Spring has arrived in central Michigan where I live. Finally! It's come with lots of storms and flooding. But interspersed between the rainy days are a few that are perfect and sunny.
When we have those one or two beautiful days, everyone heads outdoors to walk or run. It's actually rather comical. The sidewalks are full of people desperate for the first breath of warm air after months of being cooped up inside.
I exercise inside all winter by using a walking DVD, and I'm just as anxious as everyone else to finally be set free. But this spring, instead of walking, I decided to take up the challenge to run with one of my daughters.
So a couple of weeks ago, during one of the lulls of rain, we started running–or I should say, she started running. I merely tried to survive, panting and puffing alongside her in an elephant-like gait. Finally for the last block she left me in the dust as she sprinted home. Yes, sprinted. I on the other hand, with my gut ache, stinging lungs, and sweating face, could barely manage to walk the last distance.
This was the first time running for both of us. But the difference between the two of us (beside thirty years!), is that she is in shape and I apparently am not. Even though I walked during the winter, my level of workout was minimal compared to my daughter's, who lap swims through her synchro swim team.
The truth is there's an obvious difference in our endurance, strength, and speed. While neither of us are ready to enter any races or marathons, she's much closer than I am.
It's easy to admit to the realities of our physical limitations, isn't it? When we're beginning, we can readily acknowledge the work and training that lie ahead of us.
But it's so much harder for writers to accept the realities of where they're at in the spectrum of readiness for publication.
When I was a beginning writer, I didn't want to admit that my writing muscles were weak, that my endurance was low, and that I still had a long way to go. I wanted to believe that I could beat the odds, that my natural talent exceeded everyone else, and that I could somehow skip ahead and bypass the long waits and rejections.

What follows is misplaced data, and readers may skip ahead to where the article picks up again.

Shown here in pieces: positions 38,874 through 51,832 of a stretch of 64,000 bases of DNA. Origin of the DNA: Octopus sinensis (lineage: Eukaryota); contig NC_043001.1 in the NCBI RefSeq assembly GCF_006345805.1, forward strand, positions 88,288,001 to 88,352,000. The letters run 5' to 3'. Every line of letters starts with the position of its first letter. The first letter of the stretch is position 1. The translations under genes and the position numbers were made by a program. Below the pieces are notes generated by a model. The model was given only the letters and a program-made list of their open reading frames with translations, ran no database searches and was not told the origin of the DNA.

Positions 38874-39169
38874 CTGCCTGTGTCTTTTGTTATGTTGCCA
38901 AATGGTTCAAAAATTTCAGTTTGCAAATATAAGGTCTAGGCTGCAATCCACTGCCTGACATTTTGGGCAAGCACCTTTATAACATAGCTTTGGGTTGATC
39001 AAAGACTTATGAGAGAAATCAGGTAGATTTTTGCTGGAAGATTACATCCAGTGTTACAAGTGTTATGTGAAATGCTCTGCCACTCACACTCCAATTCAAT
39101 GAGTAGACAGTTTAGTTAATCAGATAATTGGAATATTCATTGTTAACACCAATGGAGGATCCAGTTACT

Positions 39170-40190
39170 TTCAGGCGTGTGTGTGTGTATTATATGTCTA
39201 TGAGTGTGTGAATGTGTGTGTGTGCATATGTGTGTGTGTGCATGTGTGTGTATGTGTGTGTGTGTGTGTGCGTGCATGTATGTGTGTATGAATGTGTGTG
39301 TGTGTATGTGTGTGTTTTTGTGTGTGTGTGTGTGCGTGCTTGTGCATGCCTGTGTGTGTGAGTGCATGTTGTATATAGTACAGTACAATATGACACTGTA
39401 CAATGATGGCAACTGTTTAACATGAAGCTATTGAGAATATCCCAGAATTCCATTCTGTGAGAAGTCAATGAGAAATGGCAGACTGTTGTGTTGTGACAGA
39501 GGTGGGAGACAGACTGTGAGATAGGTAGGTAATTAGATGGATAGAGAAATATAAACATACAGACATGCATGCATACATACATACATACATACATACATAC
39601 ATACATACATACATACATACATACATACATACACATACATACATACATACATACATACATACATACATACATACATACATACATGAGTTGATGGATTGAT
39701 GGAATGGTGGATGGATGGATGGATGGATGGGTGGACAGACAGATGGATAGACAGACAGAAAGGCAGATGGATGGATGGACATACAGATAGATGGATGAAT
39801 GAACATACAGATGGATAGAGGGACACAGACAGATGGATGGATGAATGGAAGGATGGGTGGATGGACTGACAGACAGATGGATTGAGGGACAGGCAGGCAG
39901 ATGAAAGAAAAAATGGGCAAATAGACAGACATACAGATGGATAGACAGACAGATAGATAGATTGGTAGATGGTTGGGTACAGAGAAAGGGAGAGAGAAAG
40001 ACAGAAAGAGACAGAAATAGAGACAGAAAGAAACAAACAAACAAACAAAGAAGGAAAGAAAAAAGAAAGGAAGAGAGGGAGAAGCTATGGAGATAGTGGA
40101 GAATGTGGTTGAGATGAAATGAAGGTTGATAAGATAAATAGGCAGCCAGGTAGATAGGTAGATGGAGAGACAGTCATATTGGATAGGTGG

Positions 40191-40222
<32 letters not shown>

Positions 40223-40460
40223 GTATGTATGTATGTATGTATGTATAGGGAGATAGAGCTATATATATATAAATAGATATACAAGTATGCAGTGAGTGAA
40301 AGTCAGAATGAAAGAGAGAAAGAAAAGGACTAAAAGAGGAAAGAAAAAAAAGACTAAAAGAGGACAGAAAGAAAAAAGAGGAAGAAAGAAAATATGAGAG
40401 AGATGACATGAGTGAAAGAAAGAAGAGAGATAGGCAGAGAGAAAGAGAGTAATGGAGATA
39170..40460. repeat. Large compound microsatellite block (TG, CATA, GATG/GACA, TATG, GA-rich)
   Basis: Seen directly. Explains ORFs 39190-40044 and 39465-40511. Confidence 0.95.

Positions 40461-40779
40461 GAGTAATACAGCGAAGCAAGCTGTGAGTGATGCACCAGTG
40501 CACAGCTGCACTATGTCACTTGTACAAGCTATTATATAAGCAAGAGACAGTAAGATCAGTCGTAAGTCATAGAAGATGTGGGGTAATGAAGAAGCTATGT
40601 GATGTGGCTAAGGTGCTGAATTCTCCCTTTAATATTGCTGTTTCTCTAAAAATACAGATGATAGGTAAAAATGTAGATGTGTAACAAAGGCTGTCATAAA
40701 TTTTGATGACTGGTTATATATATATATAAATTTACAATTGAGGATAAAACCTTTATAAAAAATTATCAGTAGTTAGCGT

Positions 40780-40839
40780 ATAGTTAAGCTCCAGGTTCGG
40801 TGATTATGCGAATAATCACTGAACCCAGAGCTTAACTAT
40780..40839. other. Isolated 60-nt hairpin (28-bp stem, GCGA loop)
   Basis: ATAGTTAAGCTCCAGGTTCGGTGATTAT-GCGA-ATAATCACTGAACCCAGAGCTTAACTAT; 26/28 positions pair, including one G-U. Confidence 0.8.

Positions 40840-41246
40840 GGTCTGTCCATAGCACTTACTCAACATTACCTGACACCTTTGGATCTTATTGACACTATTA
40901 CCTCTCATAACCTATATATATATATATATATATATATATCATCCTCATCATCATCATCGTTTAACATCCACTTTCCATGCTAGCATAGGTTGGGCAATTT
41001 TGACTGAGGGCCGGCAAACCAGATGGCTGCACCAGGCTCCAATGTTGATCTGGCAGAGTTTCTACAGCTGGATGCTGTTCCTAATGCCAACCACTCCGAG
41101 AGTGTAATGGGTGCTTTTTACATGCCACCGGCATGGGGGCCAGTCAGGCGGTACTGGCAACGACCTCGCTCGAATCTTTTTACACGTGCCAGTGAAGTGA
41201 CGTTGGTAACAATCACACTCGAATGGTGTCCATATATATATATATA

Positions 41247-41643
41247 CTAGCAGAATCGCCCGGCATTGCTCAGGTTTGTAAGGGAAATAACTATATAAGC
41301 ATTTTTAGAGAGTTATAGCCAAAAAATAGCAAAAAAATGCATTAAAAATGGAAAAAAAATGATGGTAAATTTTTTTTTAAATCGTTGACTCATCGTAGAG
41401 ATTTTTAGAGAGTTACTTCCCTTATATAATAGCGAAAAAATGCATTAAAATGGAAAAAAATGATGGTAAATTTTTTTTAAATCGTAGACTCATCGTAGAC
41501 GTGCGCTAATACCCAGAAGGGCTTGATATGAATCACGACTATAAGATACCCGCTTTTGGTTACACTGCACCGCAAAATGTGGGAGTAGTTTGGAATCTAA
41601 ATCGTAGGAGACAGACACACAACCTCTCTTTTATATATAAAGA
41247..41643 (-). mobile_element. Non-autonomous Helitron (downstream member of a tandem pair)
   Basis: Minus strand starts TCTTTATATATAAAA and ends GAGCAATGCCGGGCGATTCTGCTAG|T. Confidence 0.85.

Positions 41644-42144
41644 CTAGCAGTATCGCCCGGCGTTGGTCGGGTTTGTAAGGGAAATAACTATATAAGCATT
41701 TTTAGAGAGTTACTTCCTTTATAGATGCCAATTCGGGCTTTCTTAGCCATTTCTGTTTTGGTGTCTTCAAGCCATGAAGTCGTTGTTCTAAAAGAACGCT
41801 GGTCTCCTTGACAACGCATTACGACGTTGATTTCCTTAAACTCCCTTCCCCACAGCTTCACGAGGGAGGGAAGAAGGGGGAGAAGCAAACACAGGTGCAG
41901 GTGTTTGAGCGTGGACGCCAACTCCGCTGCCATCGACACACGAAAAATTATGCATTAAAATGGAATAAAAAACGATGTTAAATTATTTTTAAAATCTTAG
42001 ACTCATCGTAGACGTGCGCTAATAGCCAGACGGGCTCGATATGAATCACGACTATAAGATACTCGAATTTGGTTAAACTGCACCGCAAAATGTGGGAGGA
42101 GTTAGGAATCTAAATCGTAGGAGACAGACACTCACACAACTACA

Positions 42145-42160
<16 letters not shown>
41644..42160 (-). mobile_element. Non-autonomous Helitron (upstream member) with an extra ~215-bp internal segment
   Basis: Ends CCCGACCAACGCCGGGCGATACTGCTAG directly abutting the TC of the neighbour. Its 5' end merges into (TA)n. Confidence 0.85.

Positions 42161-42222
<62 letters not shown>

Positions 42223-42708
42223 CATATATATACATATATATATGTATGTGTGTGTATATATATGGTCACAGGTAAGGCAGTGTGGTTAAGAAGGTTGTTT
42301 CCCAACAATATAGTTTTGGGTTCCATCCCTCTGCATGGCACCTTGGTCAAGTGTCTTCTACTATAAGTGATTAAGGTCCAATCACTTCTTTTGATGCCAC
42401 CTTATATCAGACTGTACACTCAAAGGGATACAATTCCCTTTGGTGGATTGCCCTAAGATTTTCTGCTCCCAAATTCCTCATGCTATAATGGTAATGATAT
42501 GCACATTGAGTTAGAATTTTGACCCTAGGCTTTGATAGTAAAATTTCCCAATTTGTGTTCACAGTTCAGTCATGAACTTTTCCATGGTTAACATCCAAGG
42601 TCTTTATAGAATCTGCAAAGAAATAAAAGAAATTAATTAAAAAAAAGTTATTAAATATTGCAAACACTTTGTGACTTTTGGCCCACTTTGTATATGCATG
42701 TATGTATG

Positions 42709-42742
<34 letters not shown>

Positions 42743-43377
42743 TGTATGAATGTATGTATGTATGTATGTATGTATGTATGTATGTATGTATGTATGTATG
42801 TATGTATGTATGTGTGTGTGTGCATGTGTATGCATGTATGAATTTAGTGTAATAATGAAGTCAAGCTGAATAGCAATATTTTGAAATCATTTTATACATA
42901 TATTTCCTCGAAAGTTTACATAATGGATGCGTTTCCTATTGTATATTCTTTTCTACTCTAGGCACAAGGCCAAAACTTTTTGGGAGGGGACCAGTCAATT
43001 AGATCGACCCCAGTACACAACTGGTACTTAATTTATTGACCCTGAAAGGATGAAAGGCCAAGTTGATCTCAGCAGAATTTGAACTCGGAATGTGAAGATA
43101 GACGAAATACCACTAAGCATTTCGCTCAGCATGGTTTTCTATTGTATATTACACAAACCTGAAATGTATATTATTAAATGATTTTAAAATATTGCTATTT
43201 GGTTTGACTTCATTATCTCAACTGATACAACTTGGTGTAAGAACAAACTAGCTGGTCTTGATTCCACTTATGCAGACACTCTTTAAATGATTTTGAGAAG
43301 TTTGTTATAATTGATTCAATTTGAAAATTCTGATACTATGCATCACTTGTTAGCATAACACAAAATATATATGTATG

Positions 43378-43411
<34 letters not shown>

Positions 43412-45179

But the truth is, there are very few writers who are born with natural writing genius who can write a salable, commercially viable book on the first try (just as there are very few beginning runners who will be ready to race even if they're in shape like my daughter). All writers have to take the time to strengthen their writing muscles, learn techniques, improve their skills, and increase their endurance.
As I'm improving in my running skills, my lungs burn, my body hurts in places I never knew existed, and I feel like giving up. But I force myself to keep going and to run consistently. I realize it will take days, weeks, and even months to build myself into a strong runner. I don't expect to be fast or fluid right away, and I have patience with myself.
And the same is true as writers. There will be plenty of days when we'll feel like giving up, when we'll hurt deep in our hearts. But the only way to get better is to keep going, to write consistently, and to have patience–knowing the process of improving will take days, weeks, and even months.
My agent, Rachelle Gardner said this in a recent post: In the fiction queries I receive, average or poor writing is the biggest reason for rejection. Some people have terrific ideas for stories that sound like they’re going to knock my socks off. But when I start to read, I realize they haven’t taken the time to develop their craft prior to submission. (This can be quite disappointing to me, because often the ideas are really good.)
I believe one of the top reasons for those rejections and the mediocre writing is because beginning writers want to rush the process, instead of doing the slow steady work of getting into shape for publication.
Improving in running and writing are a lot alike. Essentially, the best way to improve is to do it consistently, over time, with a dedication to learning the techniques.
What about you? Do you think enough writers these days are doing the work it takes to get into shape? Or are they expecting to reach publication without the necessary conditioning and training?
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